I wanted to ceil/floor a number and couldn't find any predefined POUs available. So i tried to create this (ceil):
Annotation 2020-05-11 154100.png
and it seems didn't work, (probably) because of the REAL number is rounded during conversion to DINT.
Note: VAL1 is a DINT with value 1. IN and OUT are both REAL number.

the result is as follow:
IN 0.5 -> OUT 1
IN 1.0 -> OUT 1
IN 1.5 -> OUT 3 (strange, this is the error)
IN 2.0 -> OUT 2
IN 2.5 -> OUT 3

and so, my questions are:
how exactly a number is ceiled* or floored*?
what probably caused this error?
is there any predefined floor/ceil instead?

Thank you,

*I don't know the right grammar
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Your algorithm is flawed. If you want to build ceil or floor instructions, you need to evaluate the decimal part of the number. Normally to do that you need to multiply the number by 10 so that you get the first decimal into the integer part. Then you just subtract the original integer part times 10 to the number and what is left is your decimal number. Ex:

3.254 -> times 10 -> 32.54 -> REAL_TO_DINT -> 32
3.254 -> REAL_TO_DINT -> 3 -> times 10 -> 30
32 - 30 = 2 (this is your first digit decimal part)

Then you can use this number to determine if you want to round your number up or down, which is basically adding one to the original 3.254 number or not.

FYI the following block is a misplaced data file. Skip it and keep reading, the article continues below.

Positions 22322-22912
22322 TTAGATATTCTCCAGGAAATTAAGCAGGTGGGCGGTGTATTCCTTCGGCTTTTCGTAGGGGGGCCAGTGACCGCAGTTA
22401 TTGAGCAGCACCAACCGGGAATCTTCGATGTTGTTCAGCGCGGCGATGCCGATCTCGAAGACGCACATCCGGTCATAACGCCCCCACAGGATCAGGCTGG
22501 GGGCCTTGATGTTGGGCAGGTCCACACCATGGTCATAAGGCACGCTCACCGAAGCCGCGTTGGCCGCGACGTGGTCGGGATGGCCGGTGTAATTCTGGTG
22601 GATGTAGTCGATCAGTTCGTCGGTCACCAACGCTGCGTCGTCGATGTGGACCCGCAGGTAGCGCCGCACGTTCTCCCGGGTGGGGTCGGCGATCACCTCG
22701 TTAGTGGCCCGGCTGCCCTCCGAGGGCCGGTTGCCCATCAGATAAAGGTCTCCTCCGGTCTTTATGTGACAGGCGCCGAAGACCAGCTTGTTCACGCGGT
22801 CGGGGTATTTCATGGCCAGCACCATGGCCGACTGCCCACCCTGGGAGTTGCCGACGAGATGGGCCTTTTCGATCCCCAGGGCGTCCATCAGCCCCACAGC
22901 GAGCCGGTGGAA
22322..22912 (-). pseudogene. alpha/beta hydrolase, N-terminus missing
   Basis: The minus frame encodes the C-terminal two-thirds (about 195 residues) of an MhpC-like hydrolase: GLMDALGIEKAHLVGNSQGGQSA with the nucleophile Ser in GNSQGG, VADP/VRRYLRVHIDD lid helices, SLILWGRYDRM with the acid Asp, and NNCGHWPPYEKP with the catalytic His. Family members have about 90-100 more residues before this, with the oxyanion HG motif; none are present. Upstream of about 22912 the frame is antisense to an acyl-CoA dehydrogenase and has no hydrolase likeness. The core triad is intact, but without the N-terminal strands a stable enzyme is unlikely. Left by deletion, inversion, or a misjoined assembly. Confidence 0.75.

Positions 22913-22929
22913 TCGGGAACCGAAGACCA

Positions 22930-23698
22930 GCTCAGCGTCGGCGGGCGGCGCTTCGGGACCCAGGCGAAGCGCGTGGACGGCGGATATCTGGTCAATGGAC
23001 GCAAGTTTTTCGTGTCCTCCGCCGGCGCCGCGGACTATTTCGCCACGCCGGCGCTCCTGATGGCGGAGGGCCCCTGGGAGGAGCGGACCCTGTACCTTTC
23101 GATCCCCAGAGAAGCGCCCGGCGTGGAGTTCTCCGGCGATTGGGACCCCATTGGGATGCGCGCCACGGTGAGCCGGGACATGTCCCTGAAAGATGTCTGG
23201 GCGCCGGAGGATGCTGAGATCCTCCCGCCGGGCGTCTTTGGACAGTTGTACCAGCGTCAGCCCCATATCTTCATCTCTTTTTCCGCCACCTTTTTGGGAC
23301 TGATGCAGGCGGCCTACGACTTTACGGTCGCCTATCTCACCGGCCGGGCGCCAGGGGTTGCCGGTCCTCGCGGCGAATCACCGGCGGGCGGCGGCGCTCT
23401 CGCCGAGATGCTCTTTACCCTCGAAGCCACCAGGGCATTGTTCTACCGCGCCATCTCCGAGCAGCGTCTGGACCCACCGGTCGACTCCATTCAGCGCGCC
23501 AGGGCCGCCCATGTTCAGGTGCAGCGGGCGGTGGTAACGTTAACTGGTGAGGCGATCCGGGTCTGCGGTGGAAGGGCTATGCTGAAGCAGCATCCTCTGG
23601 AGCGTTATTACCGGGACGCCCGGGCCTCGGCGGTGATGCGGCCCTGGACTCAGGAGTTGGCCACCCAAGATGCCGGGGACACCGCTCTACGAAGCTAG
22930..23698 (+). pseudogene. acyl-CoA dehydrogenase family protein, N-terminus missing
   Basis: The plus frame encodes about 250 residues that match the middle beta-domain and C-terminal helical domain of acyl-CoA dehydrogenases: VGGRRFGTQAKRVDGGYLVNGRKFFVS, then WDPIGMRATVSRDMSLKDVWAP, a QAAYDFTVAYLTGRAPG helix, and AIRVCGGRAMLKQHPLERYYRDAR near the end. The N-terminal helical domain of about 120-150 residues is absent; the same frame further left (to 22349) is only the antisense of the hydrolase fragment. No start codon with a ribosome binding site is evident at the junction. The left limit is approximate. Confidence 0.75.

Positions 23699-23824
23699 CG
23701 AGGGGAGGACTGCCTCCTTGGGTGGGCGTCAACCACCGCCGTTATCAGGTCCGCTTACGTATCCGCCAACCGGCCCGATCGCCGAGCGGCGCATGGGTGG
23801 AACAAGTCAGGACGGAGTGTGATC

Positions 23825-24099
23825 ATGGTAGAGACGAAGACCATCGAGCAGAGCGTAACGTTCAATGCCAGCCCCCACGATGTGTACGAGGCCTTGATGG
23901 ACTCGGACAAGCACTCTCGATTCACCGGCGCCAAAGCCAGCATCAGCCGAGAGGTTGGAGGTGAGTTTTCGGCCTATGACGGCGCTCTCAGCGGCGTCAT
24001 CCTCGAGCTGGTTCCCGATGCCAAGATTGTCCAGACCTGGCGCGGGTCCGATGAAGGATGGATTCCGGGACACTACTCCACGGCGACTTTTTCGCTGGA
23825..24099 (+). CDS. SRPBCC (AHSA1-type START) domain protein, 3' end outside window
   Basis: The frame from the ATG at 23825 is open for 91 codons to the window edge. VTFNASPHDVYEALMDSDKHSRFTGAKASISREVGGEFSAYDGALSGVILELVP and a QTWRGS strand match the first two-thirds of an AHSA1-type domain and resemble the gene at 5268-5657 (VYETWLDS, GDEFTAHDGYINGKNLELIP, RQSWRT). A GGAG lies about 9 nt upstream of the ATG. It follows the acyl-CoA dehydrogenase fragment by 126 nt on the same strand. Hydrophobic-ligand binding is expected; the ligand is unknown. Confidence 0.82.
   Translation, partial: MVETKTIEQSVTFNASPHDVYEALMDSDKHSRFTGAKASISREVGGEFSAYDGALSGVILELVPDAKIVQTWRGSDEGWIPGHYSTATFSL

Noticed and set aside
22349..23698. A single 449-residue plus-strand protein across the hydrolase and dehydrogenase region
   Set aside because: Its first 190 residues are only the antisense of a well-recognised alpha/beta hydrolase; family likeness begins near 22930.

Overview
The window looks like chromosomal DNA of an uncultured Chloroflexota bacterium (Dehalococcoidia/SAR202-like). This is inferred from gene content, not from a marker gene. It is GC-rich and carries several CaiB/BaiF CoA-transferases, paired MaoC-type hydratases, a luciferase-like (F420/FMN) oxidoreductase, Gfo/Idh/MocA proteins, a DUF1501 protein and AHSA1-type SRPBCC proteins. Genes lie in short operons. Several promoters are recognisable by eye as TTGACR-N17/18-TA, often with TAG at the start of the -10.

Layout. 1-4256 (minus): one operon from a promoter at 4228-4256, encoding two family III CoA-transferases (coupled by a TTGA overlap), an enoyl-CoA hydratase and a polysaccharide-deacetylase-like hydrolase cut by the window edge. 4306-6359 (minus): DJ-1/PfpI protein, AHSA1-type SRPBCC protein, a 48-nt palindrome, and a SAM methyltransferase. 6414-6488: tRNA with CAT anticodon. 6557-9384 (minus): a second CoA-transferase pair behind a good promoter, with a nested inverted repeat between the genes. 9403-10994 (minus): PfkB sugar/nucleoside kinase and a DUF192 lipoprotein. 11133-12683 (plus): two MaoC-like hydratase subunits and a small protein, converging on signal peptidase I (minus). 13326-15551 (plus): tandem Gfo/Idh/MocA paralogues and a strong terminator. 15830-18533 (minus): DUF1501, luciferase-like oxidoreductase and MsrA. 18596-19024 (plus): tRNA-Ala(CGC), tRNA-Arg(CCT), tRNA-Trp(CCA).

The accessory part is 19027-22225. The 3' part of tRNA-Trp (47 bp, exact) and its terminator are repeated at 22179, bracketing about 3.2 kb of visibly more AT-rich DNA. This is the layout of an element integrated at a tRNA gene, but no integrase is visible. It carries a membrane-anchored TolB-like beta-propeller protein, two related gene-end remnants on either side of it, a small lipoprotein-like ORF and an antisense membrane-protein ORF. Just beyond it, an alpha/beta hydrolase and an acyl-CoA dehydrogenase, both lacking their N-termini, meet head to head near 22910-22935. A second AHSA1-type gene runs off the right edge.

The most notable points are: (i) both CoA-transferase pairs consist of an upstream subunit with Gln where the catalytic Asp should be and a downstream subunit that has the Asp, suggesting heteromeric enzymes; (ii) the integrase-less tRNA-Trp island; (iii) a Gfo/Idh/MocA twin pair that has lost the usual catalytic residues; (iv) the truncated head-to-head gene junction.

In any case, you don't have to go over all this trouble (unless you want to do it for a mental exercise). There are CEIL FLOOR function blocks all over the OSCAT library. Download this and be happy: https://openplc.discussion.community/post/oscat-basic-333-oscat-building-openplc-10284818?pid=1310418069
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thank you for your response,
I will try out both the OSCAT library and your algorithm.

i don't feel quite confident with my algorithm, considering its processing speed and pitfalls, but it works out well in c++/python.
*but, by the way, I found out that 1.5 -> REAL_TO_DINT -> 2; while other numbers with a fraction of .5 will result in their own base number. Then I was expecting the conversion to return the base number no matter what the fraction is, and that is where my fault is. The conversion actually round the value, but somehow a .5 is floored not ceiled except for base 1. however, normal rules still apply to fractions below .5 (floored) and above .5 (ceiled).
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